Forums General Discussion Girdle Size

  • Girdle Size

    Posted by wilbertfwebb on January 12, 2018 at 6:36 pm

    I’ve been of the opinion that girdle size is too be as described in contest rules and always use that as a guide. Recently I used a larger dopstice to hold the pavillion and the girdle depth was hidden from view so I cut with caution. When I finished and stone was removed from the dop I had a larger than normal girdle depth for me. I was taken back at first and the next morning I viewed the gem again after mounting in a ring setting and it actually looked rather nice.
    It there a hard fast rule on this subject? I am attaching a picture of a quality diamond set in a ring and the girdle is noticeably large based on the gem size.

    Bert Webb
    Sophia, N.C.

    scottwkelley replied 6 years, 6 months ago 4 Members · 6 Replies
  • 6 Replies
  • Alan Balmer

    January 13, 2018 at 2:51 am

    Hi, Bert. This is a subject that there is not much agreement on 🙂 If you know any jewelers, you might ask them their opinion. I think there is pretty general agreement that the 0.3mm usually specified for USFG competition is too narrow for settings. I personally tend to have thicker girdles on larger stones. If there are no other constraints, I cut until it “looks right” to me.

    • wilbertfwebb

      January 19, 2018 at 5:57 pm


      Thanks… as always you make the path a little clearer. 👌


  • michaelnoetzel

    January 18, 2018 at 11:29 pm

    Hi Bert:

    Proper girdle size relates to intent. The .3mm specified in the USFG gives an additional challenge to competitors to cut and measure their stones to this smaller, more critical dimension but it also allows judges to better see whether the girdle line(s) are level/parallel. With a thinner girdle, unevenness sticks out easier.

    However, this thinner girdle (depending on cut to a degree and the material of the stone) is too delicate for most jeweler’s tastes because there is a real danger of them cracking a stone while setting it. I don’t have much experience setting stones so when a coworker asked me for some help with an anniversary gift of a ruby to be set in a ring he had already purchased, I acted as an intermediary between a local jeweler I have done business with and my friend. The loose stone was purchased on Jewelry TV and was an off size, as was the ring he brought in. My guy can work around the off-size issues but the ruby had a large ugly pit in it, very near the edge of the stone which had a fairly thin girdle as it so happened and no pavilion (there was no need with this opaque material).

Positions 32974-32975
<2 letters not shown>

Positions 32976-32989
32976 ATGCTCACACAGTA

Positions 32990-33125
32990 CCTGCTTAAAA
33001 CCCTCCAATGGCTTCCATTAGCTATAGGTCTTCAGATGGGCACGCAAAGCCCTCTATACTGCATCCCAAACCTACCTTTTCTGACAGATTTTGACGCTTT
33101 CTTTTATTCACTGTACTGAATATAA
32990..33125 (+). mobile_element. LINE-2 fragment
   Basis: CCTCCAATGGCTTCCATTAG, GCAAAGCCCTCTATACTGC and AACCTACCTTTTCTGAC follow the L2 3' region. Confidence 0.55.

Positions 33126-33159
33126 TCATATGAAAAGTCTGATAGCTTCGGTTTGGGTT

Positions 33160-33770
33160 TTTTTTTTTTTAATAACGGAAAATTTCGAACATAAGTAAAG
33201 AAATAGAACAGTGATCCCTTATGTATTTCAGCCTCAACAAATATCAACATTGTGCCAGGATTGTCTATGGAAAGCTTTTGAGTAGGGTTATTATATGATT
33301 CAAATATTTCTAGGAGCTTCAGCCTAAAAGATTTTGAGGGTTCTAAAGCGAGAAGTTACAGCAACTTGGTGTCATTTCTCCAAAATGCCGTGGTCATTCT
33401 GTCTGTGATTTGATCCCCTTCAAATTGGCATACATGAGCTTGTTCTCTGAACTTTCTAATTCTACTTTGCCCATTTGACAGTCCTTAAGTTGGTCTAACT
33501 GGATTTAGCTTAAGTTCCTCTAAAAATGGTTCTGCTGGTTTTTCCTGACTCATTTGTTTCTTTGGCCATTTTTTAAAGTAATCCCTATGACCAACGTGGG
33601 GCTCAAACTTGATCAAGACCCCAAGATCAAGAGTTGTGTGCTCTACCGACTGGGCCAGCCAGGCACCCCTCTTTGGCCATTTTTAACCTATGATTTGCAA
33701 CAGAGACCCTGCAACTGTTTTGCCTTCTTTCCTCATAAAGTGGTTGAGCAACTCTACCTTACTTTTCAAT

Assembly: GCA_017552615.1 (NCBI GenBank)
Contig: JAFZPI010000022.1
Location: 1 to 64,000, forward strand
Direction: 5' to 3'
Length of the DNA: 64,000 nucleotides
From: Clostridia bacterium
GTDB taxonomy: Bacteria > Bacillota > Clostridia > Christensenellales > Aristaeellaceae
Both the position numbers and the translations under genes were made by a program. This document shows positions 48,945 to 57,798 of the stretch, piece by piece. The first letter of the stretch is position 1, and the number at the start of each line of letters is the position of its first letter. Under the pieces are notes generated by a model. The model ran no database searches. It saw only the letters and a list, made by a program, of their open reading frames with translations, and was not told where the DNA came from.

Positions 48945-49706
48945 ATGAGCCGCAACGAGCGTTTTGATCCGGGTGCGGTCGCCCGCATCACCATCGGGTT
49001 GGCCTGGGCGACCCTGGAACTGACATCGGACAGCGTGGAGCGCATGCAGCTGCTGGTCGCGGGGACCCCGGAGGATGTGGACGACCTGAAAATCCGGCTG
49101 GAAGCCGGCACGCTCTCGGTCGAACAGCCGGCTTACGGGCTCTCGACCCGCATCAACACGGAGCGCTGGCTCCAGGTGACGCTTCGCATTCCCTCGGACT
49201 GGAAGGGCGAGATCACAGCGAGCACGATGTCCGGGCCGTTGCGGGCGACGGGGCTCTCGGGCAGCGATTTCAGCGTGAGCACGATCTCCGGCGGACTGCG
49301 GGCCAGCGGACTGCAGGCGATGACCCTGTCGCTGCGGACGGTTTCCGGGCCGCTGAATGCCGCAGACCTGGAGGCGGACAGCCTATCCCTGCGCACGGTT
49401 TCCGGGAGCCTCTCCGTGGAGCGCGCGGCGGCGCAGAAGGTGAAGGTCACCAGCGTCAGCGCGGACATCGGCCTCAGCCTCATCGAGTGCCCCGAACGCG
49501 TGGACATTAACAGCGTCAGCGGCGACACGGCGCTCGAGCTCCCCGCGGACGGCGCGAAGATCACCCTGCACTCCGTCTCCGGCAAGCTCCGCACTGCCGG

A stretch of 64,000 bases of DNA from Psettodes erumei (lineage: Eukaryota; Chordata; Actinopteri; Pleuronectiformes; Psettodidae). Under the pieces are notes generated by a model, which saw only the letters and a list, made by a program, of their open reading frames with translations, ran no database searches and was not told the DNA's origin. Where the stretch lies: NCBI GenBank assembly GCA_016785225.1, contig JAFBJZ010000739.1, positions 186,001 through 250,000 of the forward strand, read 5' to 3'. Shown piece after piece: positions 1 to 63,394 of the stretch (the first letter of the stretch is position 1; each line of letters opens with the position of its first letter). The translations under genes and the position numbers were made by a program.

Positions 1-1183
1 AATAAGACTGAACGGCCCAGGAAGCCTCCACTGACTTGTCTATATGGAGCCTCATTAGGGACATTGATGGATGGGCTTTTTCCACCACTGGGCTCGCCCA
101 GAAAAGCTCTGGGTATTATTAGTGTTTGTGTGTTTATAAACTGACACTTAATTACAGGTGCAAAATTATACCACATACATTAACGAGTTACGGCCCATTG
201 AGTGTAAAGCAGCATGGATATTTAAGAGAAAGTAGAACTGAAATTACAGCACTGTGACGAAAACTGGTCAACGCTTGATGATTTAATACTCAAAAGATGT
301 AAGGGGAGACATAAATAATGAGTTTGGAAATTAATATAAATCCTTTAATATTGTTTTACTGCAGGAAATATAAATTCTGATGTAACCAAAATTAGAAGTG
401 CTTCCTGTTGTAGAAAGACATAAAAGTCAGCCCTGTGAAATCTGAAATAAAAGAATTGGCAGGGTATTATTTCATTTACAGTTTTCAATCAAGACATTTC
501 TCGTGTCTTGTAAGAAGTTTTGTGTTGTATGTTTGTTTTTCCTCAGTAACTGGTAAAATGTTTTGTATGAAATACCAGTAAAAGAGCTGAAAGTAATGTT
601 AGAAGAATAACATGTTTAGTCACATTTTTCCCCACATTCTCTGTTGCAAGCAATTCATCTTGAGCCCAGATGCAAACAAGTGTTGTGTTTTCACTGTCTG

When inspecting the stone I saw the pit at a distance with my naked eye so you can imagine its size. I brought it to the shop and my guy was a little intimidated to try setting it as-is. He initially wanted to relocate prongs away from this vulnerable area but after sitting with it for several minutes at the bench, decided to go for it and I was really thankful the stone did not crack. I don’t know what my friend paid for the stone. He seemed proud of his purchase (as if he had spent a fortune) but I looked at a cloudy, poorly cut ruby and shook my head at the thought that he wished to proudly present this to his wife of 50 years whom he adored.

    For my taste, I would cut a girdle a little thinner than what you show in your photograph, perhaps about 80% of what you have. There is a sort of feng shui consideration (rules of proportion) that you need to employ. If the girdle is thick enough to be visually distracting from the rest of the cut, it is too thick. Basically when you look at the stone you should not notice that the girdle is there, but it needs to be thick enough to be sturdy and of course there is the idea that a thicker girdle allows for slightly more carat weight and a little deeper color saturation.

  • wilbertfwebb

    January 19, 2018 at 5:55 pm


    Thanks for you input on this subject. I now am of the opinion to form the girdle to be small enough or large enough to be secured nicely within the prongs without losing the aesthetics of the finished gemstone and be smaller in size then the pictured submitted gem… unless I’m entering a stone in the guilds contest.

    Thanks for you suggestions.


  • Alan Balmer

    January 19, 2018 at 6:48 pm

    “secured nicely within the prongs without losing the aesthetics of the finished gemstone ”

    A good way to put it.

  • scottwkelley

    January 22, 2018 at 7:25 pm

    So far everything I have set into silver set best with a thin girdle. believe it or not but a .5mm girdle might be to thick. I also think that a thinner girdle sometimes give off more sparkle in the stone, depending of coarse. These days I strive for a thin girdle and use a paintbrush hair as my .2mm gauge. Now that is thin.

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